di Federico Rubin – ( Torino ) grazie a Shata Diallo
Federico Rubin, 21 anni, vive in provincia di Torino. È socio fondatore di YOBBO ( since 2015 it is an informal group of youngesters aims to act against for exclusion, social marginalization and to promote active citizenship) https://www.facebook.com/YouthBeyondBorders/ . Federico è partito per diversi scambi Erasmus+. In quest’ultimo Work It Out è andato come Group Leader. Tale scambio sì è svolto in Repubblica Ceca ed ha affrontato il tema della disoccupazione.
Most of the time, when I tell my friends “I’m going abroad for an Exchange!” the first thing they ask me is “Then, are you going to host someone else from another country?” HELL NO! Then, what is an International Exchange, European Exchange, Youth Exchange (call it as you please)? First of all, I would define it as a great opportunity for personal growth, but let’s start from the beginning. An Exchange happens within European citizens and in European countries; it’s one of the many projects funded by Erasmus+ and it usually lasts between one and two weeks. Every Exchange has a main topic, around which the whole project will rotate. There are several possible topics, such as entrepreneurship, employability, art, nature, religion, sport and many others. For the whole duration of the project, many people – usually up to 50 – will live together in the same place, doing activities somehow related to the topic. Those activities are not in the shape of “formal education”, as a University course, but they will follow the rules of the “learning by doing”, meaning that the activity itself will create outcomes that will be the actual learning. There will be games, workshops, outdoor activities, manual ones, teamwork, presentations, but generally, it really depends on the chosen project.
A very important and formative (and I would say tough) part of the whole exchange is the “living together” part. On one side it can be very amusing, pleasing and a great way to get to know each other, but it can turn also into a situation with interpersonal conflicts. The useful skill that participants will acquire is conflict management and, even more important, the “getting out of the comfort zone”. This last one is probably the main reason why I keep participating in such projects.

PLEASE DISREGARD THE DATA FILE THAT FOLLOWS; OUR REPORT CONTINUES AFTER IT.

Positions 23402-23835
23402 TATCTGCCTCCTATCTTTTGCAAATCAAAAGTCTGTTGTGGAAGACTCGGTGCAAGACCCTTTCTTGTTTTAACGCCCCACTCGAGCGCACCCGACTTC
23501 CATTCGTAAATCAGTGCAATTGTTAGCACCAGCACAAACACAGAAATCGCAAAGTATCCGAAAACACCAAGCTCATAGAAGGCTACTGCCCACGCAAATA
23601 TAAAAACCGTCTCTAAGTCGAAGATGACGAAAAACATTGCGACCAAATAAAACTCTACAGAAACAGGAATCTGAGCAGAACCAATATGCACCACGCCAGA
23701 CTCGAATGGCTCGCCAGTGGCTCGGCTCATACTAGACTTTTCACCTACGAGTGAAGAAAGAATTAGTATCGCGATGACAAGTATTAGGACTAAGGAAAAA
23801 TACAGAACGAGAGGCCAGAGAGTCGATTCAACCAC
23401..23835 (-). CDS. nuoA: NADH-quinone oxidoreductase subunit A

The “normal” life, made of the same routine repeated day after day, creates a whole shield around you that stiffens your mindset. Thanks to this kind of exchanges you get to know different cultures, you interact with people who think in a different way, you do things you would have never thought of doing and by all that, you are kicked out of your comfort zone and you start to appreciate many more things about the surrounding life (pineapple pizza is not one of those). Having the possibility of meeting people from other countries and being able to have a cultural comparison with them it’s not something that happens every day and it’s important to understand not only what we have in common but also what differentiates us from each other. Now, talking about business, there’s just one thing to say: it’s free. These projects are funded by the European Commission and the travel costs will be reimbursed, whereas there are no expenses for the room and board. This is what I mean by Exchange.
Now, let’s take an example: Work It Out, the Czech Republic 2019.
This exchange was focused on disoccupation, employability, and entrepreneurship. We were based at Dobra Voda, a building in the village of Kožichovice, in the Czech Republic. We were about 35 people and, apart from the local Czechs, the participants involved were from Lithuania, Bulgaria, Romania, Greece, and Italy. The opening activities in the Exchanges are always “ice-breaking” ones, in order to get to know each other a bit better. Then, the nature of the rest of the project really depends on the topic, the participants and the needs. For instance, a highly appreciated activity was the discussion after a TED talk, which could be done in small groups or in pairs. Moreover, we represented the national situation about employability in the form of theatre; we have been given tools from the trainers, we had team-building activities, games in the wood and much more. We also had the opportunity of visiting companies and small businesses, in order to understand how they really work, interviewing managers and employees. This last one was very inspirational because we saw the work reality first-hand, in a very tangible way. This is why such projects can enhance your employability: they let you touch the real world, which is not made just by books, grades, and degrees. The biggest issue with Exchanges is time: if flies in the blink of an eye and without even noticing the project is over and you are back to the normal life (if you do not get stuck at the airport as it happened to many of us). Then, what really remains is a memory, a great memory. There is always something that strikes you, that will be “the thing” from that Exchange.
From Work It Out I must say the reflection groups and how it evolved. At the end of the day, we used gathered in small groups and think about what happened throughout the day, sharing our fears, emotions, joyful moments and sad ones. I must say that it was a very “emotional” group and it was such because we trusted each other. I usually refer to the Exchanges as brackets in someone’s life; brackets filled with people, laughs, tears, emotions, skills and wonderful memories.